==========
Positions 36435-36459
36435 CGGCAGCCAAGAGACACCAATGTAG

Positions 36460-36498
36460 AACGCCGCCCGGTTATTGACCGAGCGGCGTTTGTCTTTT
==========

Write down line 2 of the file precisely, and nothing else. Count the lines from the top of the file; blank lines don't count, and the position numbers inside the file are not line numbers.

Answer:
36435 CGGCAGCCAAGAGACACCAATGTAG